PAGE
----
That’s a guideline that is pretty good for rockets that are not short and fat. But the shorter and fatter the rocket, the harder it is to achieve a one caliber stability margin. A single caliber is a larger percentage of the length of a short rocket. And because of the short length, any added mass in the nose doesn’t have as much lever arm to move the the center of gravity as far as it does in longer rocket. The more mass you add up front, the more massive a motor you need in back, and you get into a vicious cycle. If a rocket is short enough, it become impossible to get 1 caliber of stability. Think of a saucer — it’s entire length might not even be one caliber.

But we know saucers and spools fly fine. And we know from experience that short, fat rockets like the Warlock fly fine with no nose weight, even though they have stability margins of far less than 1 caliber. These kinds of rockets are a half step between longer rockets and saucer-type rockets, and there are forces that keep them stable that aren’t part of the CG/CP relationship as it’s calculated by our sim programs. Sometimes that force is referred to as “base drag”, and the idea is that the fat base of the rocket helps to stabilize it in flight.

There is a trick you can use to kind of get the sim programs to give a little credit for base drag when calculating the center of pressure on a fat rocket and can move the CP back a bit, increasing the calculated stability margin. To do the trick, you add a cone with zero mass to the base of the rocket. In OpenRocket, I’ve done this trick by adding a transition component to the base of the rocket. The forward end at the base of the rocket has zero diameter, the length of the transition is pi times the rocket diameter, the aft end of the transition is the same size as the rocket diameter, and the mass of the transition is zero. After you add the cone to the simulation, check the stability margin with the motors you want to use, and it should be a lot closer to 1.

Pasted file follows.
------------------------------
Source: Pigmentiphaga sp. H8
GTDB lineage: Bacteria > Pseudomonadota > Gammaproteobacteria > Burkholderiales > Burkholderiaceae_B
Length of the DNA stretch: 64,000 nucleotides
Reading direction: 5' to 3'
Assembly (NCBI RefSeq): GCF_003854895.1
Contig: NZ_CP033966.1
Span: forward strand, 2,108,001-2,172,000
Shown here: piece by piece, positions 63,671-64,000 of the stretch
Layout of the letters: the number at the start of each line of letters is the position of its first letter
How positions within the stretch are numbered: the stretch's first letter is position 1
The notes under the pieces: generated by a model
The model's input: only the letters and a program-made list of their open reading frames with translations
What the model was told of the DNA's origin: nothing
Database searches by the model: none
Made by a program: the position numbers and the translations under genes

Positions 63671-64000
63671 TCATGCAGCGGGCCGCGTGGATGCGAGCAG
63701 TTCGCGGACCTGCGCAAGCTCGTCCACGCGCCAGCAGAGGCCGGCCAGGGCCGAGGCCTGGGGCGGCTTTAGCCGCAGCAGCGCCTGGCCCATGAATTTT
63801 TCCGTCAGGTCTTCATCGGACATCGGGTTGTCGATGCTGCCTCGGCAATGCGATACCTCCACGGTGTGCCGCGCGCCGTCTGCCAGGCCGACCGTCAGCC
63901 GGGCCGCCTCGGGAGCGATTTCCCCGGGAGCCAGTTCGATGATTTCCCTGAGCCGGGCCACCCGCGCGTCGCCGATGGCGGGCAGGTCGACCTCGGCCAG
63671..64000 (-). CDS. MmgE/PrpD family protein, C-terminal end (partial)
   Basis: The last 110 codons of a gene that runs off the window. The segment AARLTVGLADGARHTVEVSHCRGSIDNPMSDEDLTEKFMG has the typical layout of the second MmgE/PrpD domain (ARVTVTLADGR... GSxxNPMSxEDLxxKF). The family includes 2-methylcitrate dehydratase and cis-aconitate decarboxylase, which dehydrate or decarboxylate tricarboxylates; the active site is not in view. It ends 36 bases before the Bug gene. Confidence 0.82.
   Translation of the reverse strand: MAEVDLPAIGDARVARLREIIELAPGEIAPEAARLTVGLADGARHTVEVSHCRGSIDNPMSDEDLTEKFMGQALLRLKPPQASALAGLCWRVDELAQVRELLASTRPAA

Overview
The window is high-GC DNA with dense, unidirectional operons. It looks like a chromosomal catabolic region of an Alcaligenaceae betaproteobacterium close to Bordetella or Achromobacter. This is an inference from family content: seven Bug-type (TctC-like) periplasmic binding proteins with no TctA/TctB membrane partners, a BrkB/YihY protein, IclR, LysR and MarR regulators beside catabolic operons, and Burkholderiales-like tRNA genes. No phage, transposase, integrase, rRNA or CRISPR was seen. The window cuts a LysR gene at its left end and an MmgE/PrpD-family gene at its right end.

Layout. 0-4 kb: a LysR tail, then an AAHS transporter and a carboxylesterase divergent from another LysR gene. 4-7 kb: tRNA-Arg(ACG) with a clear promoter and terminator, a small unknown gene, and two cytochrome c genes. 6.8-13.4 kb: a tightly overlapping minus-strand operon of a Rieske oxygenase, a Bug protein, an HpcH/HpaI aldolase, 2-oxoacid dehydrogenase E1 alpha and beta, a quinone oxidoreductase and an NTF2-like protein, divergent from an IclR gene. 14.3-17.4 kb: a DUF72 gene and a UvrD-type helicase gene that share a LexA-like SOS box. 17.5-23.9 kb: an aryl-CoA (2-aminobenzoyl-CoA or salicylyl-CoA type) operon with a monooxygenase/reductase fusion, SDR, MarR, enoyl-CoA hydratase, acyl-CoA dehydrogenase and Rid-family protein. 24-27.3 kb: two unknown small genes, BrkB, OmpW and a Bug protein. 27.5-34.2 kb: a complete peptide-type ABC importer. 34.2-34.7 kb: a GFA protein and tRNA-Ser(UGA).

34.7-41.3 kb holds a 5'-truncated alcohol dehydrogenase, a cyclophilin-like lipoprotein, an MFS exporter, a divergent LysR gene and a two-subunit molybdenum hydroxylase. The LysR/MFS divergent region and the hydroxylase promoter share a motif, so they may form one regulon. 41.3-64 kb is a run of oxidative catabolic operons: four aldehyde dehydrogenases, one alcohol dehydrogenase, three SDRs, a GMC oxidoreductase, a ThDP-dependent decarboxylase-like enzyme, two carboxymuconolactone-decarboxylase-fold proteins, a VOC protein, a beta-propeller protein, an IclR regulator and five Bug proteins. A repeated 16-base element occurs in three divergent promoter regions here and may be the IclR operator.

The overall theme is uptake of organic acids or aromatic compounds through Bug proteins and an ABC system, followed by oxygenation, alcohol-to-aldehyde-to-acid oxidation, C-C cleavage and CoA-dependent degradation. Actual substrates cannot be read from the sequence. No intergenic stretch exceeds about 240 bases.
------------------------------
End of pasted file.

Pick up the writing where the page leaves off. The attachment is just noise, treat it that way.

This trick is mostly to reassure yourself that the rocket will be stable. Maybe the rocket will still need a bit of nose weight, but this trick can help you avoid adding way more than you need. After you’ve done the trick and feel confident in the rocket’s stability, you need to remove the cone from the design sim for your flight sims. If you leave it there, your flight sims will be off. The cone will make your altitudes and optimal delays sim too short.

If you still feel a bit wary about the stability of your short fat rocket, you can minimize the chance of problems by easing into the motors you use. Don’t pick a motor that weighs a lot and has a long burn. Get something small with a lot of thrust, but a very short burn, and low total impulse. Small size keeps the weight aft to a minimum for better stability. High thrust gets the rocket off the rail at high speed for better stability. And if there is a stability problem, a short burn means less skywriting under thrust. If the flight goes well, start working up in motor size and burn time.